The holograms are taking over and it’s bad for Metal

Late 2017 we saw the beginning of the world tour of Ronnie James Dio’s hologram, and there has been reports of plans for upcoming hologram tours for Frank Zappa, ABBA and Roy Orbison. The entrance of holograms into the music scene is bad for the Metal community and for the genre as a whole. There are two main reasons for this; a hologram will never replace the real thing, and it’s competing with up-and-coming bands.

The history of holography goes back to the 1920s, but was spearheaded by the Hungarian-British physicist Dennis Gabor who was awarded the Nobel Prize in Physics in 1971 for the invention of the holographic method. Fast forward to 2012, now the technology was good enough to project hip-hop artist Tupac Shakur’s hologram onto the stage at the Coachella festival. That is considered the breakthrough of concert hologram. Then Michael Jackson’s hologram performed at the Billboard Music Awards in 2014. In 2016 Ronnie James Dio’s hologram appeared on stage with Dio’s Disciples in front of 75000 people at Wacken Open Air in Germany. And just like that hologram appearances had made its way into the Metal scene.

In December 2017 the hologram kicked off its world tour in Europe. The hologram uses Dio’s actual live vocals while the movements of the hologram have been created especially for the tour. Backing the hologram is Craig Goldy on guitar, Simon Wright on drums, Scott Warren on keyboards and Bjorn Englen on bass. Here’s a video clip showing what it looked like when DIO Returns played in Warsaw, Poland:

In the video you can see a miniature version of Dio on a stage behind the stage. Not only is his projection smaller than he was in real life but he is placed behind the band. In the Norwegian capital Oslo, promoters had to cancel the planned concert with Dio’s hologram due to very few sold tickets and a lot of negative feedback.

Dio’s wife, Wendy Dio, as well as the band members have claimed that this tour honors Dio’s memory, that he would have embraced the technology and that it gives younger fans an opportunity to see Dio live. This seems more like an easy cash grab than fan service. I never saw Motörhead live but I will never pay to see the hologram of the legendary Lemmy Kilmister. Dio himself was very outspoken about his concerns for technology in modern society and he thought that the computer had become a god for humans. This is a subject he returned to frequently in his lyrics.

With music sales declining, artists and bands make most of their money from playing live. The money they earn of course makes it possible for them to tour so that we can go and see their shows. What we are seeing now is a way for technology to compete with real musicians about fans and their hard-earned money.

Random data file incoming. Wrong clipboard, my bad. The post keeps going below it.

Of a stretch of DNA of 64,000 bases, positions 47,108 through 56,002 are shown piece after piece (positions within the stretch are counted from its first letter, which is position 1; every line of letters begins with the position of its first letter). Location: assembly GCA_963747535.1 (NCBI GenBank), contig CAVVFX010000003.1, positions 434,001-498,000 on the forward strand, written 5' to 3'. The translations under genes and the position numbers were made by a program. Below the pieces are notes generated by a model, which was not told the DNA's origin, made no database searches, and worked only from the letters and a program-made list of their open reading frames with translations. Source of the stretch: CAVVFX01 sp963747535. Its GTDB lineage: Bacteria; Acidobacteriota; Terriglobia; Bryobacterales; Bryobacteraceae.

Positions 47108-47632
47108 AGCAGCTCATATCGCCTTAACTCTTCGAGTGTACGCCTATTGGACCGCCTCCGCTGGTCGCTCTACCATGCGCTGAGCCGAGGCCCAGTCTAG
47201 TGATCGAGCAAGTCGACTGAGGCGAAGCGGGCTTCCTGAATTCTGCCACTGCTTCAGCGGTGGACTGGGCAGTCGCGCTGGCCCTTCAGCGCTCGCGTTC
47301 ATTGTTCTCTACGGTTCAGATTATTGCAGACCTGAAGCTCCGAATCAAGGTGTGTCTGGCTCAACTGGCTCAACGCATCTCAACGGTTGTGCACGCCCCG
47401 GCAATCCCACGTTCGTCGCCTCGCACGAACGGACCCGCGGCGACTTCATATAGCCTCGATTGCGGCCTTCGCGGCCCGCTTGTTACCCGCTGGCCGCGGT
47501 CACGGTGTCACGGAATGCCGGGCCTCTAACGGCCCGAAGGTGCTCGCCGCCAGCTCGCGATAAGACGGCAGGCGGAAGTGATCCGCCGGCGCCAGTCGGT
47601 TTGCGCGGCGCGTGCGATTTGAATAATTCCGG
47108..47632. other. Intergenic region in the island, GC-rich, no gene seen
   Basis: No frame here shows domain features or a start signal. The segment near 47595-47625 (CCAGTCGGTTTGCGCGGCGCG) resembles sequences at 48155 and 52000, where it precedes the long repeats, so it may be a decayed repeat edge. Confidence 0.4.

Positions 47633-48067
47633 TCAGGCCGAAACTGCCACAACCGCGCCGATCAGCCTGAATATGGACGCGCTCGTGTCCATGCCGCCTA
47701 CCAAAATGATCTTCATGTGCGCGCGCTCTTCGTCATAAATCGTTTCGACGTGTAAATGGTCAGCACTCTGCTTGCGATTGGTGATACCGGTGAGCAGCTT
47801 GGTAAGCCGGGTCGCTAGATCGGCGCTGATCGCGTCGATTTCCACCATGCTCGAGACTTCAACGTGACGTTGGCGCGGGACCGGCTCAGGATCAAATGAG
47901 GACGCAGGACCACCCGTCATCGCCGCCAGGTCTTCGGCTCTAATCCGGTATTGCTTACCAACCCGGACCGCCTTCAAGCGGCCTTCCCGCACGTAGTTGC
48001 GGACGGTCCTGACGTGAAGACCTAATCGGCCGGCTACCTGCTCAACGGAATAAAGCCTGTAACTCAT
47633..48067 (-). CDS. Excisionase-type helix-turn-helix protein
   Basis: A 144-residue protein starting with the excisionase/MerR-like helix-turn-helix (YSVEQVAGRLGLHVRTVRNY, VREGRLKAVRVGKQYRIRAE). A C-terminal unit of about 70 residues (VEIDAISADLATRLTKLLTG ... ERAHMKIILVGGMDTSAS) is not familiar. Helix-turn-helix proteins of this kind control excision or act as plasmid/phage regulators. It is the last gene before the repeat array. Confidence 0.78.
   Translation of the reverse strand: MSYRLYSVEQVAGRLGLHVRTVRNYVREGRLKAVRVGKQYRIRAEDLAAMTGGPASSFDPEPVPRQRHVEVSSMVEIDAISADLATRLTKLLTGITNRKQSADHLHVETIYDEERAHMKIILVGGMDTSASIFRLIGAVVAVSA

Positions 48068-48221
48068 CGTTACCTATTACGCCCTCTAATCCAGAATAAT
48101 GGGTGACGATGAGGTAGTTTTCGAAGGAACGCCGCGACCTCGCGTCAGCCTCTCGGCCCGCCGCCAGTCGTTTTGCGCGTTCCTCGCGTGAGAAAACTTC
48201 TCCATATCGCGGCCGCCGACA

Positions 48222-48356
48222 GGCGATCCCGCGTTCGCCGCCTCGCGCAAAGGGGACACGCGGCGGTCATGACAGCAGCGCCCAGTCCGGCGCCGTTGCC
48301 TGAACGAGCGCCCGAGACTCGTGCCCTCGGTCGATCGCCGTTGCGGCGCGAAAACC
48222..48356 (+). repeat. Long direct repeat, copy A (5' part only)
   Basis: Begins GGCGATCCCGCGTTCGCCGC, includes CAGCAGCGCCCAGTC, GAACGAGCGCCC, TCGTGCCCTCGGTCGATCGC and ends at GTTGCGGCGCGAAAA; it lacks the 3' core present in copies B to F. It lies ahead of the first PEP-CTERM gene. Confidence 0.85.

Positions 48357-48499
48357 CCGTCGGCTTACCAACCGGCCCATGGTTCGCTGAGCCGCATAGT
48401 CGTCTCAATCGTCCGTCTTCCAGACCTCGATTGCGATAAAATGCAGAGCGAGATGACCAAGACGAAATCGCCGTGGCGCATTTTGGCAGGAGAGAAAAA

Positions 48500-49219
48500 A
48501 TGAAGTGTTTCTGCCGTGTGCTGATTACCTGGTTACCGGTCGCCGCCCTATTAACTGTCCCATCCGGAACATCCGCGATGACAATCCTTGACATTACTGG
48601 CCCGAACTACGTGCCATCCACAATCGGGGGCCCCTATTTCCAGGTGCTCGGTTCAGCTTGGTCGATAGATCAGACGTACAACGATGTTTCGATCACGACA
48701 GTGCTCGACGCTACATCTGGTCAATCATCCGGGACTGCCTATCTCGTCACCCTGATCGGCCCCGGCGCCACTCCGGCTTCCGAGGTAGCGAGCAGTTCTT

So far, we have only seen holograms of dead artists, but the Swedish pop phenomenon ABBA will tour Australia in 2019 as holograms. None of the members are dead and band leader Benny Andersson is looking forward to walking his dog while his hologram is making him money. Making money as a hologram can only be done if you already are famous. Now up-and-coming bands will have to compete with virtual versions of older bands and artists. Will we see holograms headline festivals in a couple of years while other bands, who are busting their asses to make ends meet, will have to play the 4 pm slot?

I have so many memories from attending Rock and Metal concerts. One of them is the first and only time I got to see Dio live. Dio was touring in support of his 2002 album Killing the Dragon (the dragon is a euphemism for technology) and he played a small arena in a place so aptly called Hell in Norway. Since this was not a seated show I made my way to the front of the crowd, facing the stage. During one of Doug Aldrich’s fantastic guitar solos Dio came to shake hands with the people closest to the stage. I remember extending my index and pinky fingers while holding the middle and ring fingers down with the thumb to form the infamous devil horns that Dio introduced to Heavy Metal in the 70s (yes, I know Gene Simmons will disagree). When Dio saw me, he made the same hand gesture and our index and pinky fingers touched. This is by far my best metal memory and it’s a memory that’s crystal clear in my mind fifteen years later.

You don’t get a memory like that from seeing a hologram on stage. The energy and connection between the hologram and the band is missing, as well as the energy and connection between the hologram and the fans.

If you were too young to see Dio when he was alive then I’m sorry; you missed out. Let the dead rest in peace. And don’t worry, you can still buy live DVD’s to see him performing live AND interacting with the band and the crowd. And if that’s not enough then there are still a bunch of legendary bands and artists out there, as well as a ton of up-and-coming bands and artists that need your support!


  • Kristian Singh-Nergård

    Kristian is one of the partners at Metal Express Radio. He is Metal Express Radio's Marketing and Communications Manager, and on occasions also reviewer and photographer. Based out of Oslo, Norway, Kristian is a bass player and owner of the independent record label Pug-Nose Records. He has been a proud member of the Metal Express Radio crew since 2006.

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